Enterprise blockchain platform Concordium is demonstrating an appetite for adoption with the successful launch of its incentivized third testnet. Within the first day of launch, over 1,200 users had undergone the mandatory digital identity check, which is a prerequisite for creating a user account.
The project also attracted 16,665 views, resulting in a network of over 600 nodes now participating in its decentralized consensus. Users who join the testnet and complete testing activities are eligible for a share of 10 million native GTU tokens.
Enterprise blockchain showed significant early promise in the years immediately following Ethereum’s launch in 2015. Many businesses demonstrated their enthusiasm by investing in various ways to deploy smart contracts and decentralized applications. However, over recent years, interest has receded with most enterprise use cases deployed on private or permissioned ledgers.
Concordium aims to buck this trend, claiming to solve the most significant issues facing enterprises wishing to incorporate blockchain. It’s a public platform and permissionless from the perspective that anyone can join, provided they undergo an identity check. Identity services are managed off-chain, with only an encrypted object held on-chain to verify that the check has been done.
The third testnet launch allows users to test this process for the first time. It also includes the initial version of Concordium’s "anonymity revocation" process, which permits the authorities in a governing jurisdiction the right to identify a user if they can demonstrate the legal right to do so.
However, outside of these limited circumstances, users can transact on the platform with complete privacy, thanks to Concordium’s use of zero-knowledge proofs.
No Prizes for Anonymity in Enterprise Blockchain
The cryptocurrency community has tended to guard anonymity in the past, although regulators continue to enforce the implementation of anti-money laundering measures. However, the team at Concordium believe that solving the tension between identity and privacy is critical to unlocking the potential of enterprise blockchain adoption.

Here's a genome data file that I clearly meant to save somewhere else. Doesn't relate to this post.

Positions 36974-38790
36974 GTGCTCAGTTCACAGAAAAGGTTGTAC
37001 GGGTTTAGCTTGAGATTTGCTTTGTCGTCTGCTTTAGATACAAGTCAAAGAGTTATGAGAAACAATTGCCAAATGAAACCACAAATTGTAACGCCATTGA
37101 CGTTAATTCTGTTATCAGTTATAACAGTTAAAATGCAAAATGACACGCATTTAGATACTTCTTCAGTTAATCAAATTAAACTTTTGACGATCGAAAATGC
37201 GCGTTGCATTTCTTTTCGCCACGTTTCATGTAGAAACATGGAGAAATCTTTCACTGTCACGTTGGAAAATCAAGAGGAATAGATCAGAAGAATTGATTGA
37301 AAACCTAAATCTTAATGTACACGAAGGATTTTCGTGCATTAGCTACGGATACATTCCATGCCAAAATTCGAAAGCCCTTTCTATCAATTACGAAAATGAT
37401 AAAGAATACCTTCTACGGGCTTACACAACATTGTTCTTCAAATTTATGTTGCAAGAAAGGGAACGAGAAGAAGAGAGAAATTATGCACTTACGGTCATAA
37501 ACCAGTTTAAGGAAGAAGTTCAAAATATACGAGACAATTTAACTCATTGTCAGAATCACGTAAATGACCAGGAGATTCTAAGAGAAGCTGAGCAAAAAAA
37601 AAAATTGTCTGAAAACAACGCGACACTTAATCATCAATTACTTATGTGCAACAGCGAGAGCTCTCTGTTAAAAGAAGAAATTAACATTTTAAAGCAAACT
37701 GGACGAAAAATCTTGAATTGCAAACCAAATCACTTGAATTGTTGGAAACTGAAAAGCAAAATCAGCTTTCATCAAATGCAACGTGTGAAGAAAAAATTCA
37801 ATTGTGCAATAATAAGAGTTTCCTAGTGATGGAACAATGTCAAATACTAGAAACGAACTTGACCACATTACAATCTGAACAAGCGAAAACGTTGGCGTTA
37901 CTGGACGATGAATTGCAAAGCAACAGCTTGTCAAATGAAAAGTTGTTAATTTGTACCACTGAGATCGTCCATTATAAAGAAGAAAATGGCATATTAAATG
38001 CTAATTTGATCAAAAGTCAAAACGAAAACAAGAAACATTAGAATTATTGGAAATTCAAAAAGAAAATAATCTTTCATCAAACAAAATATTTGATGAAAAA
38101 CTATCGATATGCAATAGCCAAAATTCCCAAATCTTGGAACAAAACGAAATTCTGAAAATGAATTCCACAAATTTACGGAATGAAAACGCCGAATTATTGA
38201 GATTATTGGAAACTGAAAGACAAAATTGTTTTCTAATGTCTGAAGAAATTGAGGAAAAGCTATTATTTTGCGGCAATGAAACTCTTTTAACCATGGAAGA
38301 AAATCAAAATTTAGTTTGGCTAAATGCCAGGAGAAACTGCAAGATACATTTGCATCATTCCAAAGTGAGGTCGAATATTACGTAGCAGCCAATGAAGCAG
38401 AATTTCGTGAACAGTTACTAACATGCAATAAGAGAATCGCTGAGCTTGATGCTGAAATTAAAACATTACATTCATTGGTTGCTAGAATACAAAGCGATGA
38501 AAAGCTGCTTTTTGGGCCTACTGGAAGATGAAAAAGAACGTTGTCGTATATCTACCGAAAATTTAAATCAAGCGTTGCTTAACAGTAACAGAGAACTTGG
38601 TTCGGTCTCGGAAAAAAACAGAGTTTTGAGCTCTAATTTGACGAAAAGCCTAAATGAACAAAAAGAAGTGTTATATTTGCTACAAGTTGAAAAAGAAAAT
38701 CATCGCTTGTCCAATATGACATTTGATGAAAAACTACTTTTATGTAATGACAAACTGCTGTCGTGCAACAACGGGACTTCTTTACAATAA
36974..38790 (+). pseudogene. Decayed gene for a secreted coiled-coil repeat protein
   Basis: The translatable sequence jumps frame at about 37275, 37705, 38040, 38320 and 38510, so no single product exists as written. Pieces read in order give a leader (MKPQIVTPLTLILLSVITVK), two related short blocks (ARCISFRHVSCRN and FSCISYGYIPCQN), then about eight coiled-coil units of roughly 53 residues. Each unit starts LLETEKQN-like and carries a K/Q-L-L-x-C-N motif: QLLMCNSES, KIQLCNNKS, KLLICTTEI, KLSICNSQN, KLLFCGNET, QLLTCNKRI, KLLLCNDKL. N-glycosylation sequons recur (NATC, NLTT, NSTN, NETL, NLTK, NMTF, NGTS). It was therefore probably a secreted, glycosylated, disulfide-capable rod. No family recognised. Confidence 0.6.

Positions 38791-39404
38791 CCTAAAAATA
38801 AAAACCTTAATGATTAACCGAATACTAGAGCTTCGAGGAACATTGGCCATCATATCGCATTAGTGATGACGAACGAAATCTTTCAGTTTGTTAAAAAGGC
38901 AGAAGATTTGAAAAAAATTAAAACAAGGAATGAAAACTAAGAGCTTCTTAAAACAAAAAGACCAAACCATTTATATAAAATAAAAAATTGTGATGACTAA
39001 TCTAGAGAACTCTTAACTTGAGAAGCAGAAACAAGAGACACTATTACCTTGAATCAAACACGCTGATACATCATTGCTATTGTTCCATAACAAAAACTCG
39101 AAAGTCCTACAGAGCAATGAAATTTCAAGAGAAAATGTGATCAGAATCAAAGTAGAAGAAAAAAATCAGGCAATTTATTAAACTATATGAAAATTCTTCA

The project was conceived by Lars Seier Christensen, founder and former chief executive at Saxo Bank, and is now headed up by Lone Fønss Schrøder, who has extensive experience in senior roles at Volvo, IKEA and Maersk. Therefore, the Concordium team certainly comes with enough credibility to approach businesses that may consider building on public blockchain infrastructure for the first time.
Established Blockchains Eye Up Enterprise Opportunities
Concordium could find itself up against competition from established blockchain platforms once it reaches its mainnet launch early next year. In mid-October, Block.One, the company behind the EOS blockchain, announced the release of "EOSIO for Business," an enterprise version of its platform.
In a bid to appeal to those companies floundering in the technology, Block.One will also offer Blockchain-as-a-Service and consulting to its enterprise clients, along with training programs.
The move appears to be an obvious attempt to compete with ConsenSys, which promotes the use of the Ethereum ecosystem. Earlier this year, the EOSIO Latin American group threw down the gauntlet to ConsenSys by bidding to provide technical support to LACChain, a blockchain framework backed by various public and private enterprises across the Latin American region. Previously, ConsenSys was the sole collaborator.